|Max / Limit||None (except in some cities)|
|Notice Requirement||Equal to Frequency of Rental Payments|
Does Minnesota Have Rent Control?
No, Minnesota does not have statewide rent control laws limiting the amount that landlords may ask for rent. However, state law allows local governments to establish their own rent control laws as long as they are approved through a general election.
How Much Can a Landlord Raise Rent By in Minnesota?
By state law, landlords can raise the rent by any amount that they wish. There is no statewide limit or cap on the amount of a rent increase. However, cities and counties can establish their own rent control laws, like in Minneapolis and St. Paul.
Minneapolis: In 2021, the citizens of Minneapolis voted to authorize City Council to establish rent control. The City Council formed a Rent Stabilization Work Group, which is working to bring a rent control proposal to voters in 2023.
St. Paul: Rent increases are limited to 3%, for new or existing tenants, with exceptions. Landlords can request a Rent Increase Exception to exceed the limit for a new tenant. The Department of Safety and Inspections may approve a greater rent increase of up to 8% plus the rate of inflation.
When Can a Landlord Raise Rent in Minnesota?
In Minnesota, landlords can raise the rent for any reason as long as they give proper notice, don’t do so during the fixed term of a lease (unless the lease allows for it), and aren’t doing so for certain discriminatory or retaliatory reasons.
When Can’t a Landlord Raise Rent in Minnesota?
In Minnesota, landlords cannot raise the rent during the middle of a lease’s fixed term (unless stated otherwise in the lease agreement), for certain discriminatory reasons (like race or age), or for certain retaliatory reasons (such as in response to a tenant filing a complaint).
The Federal Fair Housing Act prohibits discrimination due to:
- Gender (including gender identity)
- Sexual orientation
- Nationality or origin
- Familial status
Minnesota law also prevents landlords from increasing rent in retaliation. An action by a landlord is considered retaliatory if it occurs after something a tenant does. The law does not specify what time period between the tenant action and rent increase qualifies as retaliation, so landlords should act in good faith when increasing rent.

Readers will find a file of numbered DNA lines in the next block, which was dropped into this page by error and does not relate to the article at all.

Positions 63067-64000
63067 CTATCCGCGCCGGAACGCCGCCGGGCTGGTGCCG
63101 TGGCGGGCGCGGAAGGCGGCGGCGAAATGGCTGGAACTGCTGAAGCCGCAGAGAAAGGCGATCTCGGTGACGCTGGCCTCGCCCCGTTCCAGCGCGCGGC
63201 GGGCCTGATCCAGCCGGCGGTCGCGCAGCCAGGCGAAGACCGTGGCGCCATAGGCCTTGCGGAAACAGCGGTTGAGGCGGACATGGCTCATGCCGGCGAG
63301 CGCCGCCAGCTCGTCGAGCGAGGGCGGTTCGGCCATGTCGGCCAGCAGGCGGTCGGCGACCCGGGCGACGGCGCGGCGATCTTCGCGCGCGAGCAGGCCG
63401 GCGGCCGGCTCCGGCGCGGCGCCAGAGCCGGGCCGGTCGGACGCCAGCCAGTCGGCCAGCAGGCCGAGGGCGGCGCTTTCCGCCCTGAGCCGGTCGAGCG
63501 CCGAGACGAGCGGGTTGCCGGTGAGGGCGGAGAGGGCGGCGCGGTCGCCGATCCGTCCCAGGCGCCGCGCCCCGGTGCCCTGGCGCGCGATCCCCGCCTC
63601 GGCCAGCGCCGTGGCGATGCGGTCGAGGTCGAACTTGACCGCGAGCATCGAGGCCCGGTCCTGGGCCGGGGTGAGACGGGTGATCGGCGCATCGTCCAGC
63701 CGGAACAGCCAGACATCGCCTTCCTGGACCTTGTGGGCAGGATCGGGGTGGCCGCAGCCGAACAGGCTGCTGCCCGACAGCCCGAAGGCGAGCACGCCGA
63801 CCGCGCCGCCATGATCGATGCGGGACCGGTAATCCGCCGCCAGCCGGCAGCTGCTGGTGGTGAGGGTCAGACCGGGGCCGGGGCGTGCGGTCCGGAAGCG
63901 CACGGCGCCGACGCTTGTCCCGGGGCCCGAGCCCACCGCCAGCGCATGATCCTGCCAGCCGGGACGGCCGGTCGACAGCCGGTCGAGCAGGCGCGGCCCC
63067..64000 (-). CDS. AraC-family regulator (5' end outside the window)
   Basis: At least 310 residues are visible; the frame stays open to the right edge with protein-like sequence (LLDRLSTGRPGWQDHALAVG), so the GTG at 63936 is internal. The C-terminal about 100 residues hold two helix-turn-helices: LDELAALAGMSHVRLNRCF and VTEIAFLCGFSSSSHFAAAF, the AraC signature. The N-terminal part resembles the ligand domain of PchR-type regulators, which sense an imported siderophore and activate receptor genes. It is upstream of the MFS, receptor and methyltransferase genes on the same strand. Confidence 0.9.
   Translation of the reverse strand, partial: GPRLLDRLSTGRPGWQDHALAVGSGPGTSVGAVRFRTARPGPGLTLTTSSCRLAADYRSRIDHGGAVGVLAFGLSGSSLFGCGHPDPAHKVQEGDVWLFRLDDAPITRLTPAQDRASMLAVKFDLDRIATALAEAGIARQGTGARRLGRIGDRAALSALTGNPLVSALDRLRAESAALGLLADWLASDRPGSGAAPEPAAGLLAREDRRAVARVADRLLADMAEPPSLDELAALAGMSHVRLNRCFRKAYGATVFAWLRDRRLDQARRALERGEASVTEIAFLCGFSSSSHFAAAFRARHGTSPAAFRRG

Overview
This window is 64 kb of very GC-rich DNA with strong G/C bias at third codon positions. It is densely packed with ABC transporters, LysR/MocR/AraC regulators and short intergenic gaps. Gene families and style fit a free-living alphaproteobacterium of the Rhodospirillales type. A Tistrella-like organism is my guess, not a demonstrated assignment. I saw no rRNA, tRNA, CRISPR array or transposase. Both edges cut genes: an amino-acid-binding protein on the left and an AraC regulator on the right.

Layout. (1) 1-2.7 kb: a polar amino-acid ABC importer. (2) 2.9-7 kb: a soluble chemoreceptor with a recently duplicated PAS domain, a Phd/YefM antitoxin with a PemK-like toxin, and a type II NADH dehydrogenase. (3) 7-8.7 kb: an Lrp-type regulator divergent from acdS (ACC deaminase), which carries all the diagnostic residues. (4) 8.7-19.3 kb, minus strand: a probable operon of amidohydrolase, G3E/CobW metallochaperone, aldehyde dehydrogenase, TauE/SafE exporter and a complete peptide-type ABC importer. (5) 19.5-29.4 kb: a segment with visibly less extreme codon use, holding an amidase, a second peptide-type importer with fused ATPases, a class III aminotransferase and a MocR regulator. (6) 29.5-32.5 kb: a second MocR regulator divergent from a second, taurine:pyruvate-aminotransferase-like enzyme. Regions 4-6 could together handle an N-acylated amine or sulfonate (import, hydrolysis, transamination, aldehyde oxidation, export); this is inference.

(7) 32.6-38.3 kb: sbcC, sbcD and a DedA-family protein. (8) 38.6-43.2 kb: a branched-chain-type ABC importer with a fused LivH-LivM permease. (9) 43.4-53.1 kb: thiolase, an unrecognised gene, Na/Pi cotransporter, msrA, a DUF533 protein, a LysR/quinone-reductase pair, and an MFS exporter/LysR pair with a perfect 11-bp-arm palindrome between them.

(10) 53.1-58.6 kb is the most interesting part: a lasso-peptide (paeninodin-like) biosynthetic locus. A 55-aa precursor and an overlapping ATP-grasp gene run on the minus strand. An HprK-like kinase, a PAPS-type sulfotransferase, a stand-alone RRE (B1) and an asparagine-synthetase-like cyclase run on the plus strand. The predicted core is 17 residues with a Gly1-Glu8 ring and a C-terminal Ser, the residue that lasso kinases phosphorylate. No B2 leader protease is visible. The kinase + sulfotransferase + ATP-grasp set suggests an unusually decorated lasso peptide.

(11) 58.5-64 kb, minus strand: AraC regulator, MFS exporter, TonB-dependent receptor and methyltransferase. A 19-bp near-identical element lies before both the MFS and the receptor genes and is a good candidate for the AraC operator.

Rent increases are considered retaliatory if they are in response to a tenant action, such as:
- Filing a complaint with the landlord or appropriate agency regarding the health or safety of the property
- Exercising a right granted by law or the lease agreement
How Much Notice is Needed to Raise Rent in Minnesota?
In Minnesota, the notice period required to increase rent is equal to the frequency of rent payments (but no more than 3 months), unless stated otherwise in the lease agreement. For example, if a tenant pays rent monthly, they must be given 1 month’s notice before increasing rent.
However, landlords must give mobile home residents 60 days’ notice before increasing rent.
The effective date of the notice is the day it is received.
How Often Can Rent Be Increased in Minnesota?
By state law, landlords in Minnesota can increase the rent as often as they wish, as long as sufficient notice is provided each time, except for mobile homes. Landlords of mobile home spaces can only increase the rent twice per year.
- 1 MN Stat § 471.9996
No statutory or home rule charter city, county, or town may adopt or renew by ordinance or otherwise any law to control rents…does not preclude…controlling rents on private residential property…approved in a general election…Source Link
- 2 St. Paul Code of Ord. § 193A.04
No landlord shall demand, charge, or accept from a tenant a rent increase…in excess of three (3) percent of the existing monthly rent…Source Link
- 3 MN Stat § 504B.285
In any proceeding for the recovery of premises upon the ground of nonpayment of rent, it is a defense if the tenant establishes by a preponderance of the evidence that the plaintiff increased the tenant’s rent…as a penalty in whole or part for any lawful act of the tenant…Source Link
- 4 MN Stat § 504B.135
A tenancy at will may be terminated by either party by giving notice in writing. The time of the notice must be at least as long as the interval between the time rent is due or three months, whichever is less.Source Link
- 5 MN Stat § 327C.06
No increase in the amount of the periodic rental payment due from a resident shall be valid unless the park owner gives the resident 60 days’ written notice of the increase.Source Link
- 6 MN Stat § 327C.06
A park owner may impose only two rent increases on a resident in any 12-month period.Source Link